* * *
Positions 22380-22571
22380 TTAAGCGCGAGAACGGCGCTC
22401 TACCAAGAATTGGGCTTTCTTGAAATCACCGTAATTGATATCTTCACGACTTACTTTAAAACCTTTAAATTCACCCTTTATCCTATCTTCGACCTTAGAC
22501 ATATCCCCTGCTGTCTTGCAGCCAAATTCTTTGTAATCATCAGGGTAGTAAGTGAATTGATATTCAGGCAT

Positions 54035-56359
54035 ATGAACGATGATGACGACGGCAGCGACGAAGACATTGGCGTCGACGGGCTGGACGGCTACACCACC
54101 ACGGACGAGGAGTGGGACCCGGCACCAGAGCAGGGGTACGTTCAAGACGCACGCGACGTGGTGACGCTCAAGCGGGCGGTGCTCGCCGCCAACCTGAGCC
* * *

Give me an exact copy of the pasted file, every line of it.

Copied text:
Positions 22380-22571
22380 TTAAGCGCGAGAACGGCGCTC
22401 TACCAAGAATTGGGCTTTCTTGAAATCACCGTAATTGATATCTTCACGACTTACTTTAAAACCTTTAAATTCACCCTTTATCCTATCTTCGACCTTAGAC
22501 ATATCCCCTGCTGTCTTGCAGCCAAATTCTTTGTAATCATCAGGGTAGTAAGTGAATTGATATTCAGGCAT

Positions 54035-56359
54035 ATGAACGATGATGACGACGGCAGCGACGAAGACATTGGCGTCGACGGGCTGGACGGCTACACCACC
54101 ACGGACGAGGAGTGGGACCCGGCACCAGAGCAGGGGTACGTTCAAGACGCACGCGACGTGGTGACGCTCAAGCGGGCGGTGCTCGCCGCCAACCTGAGCC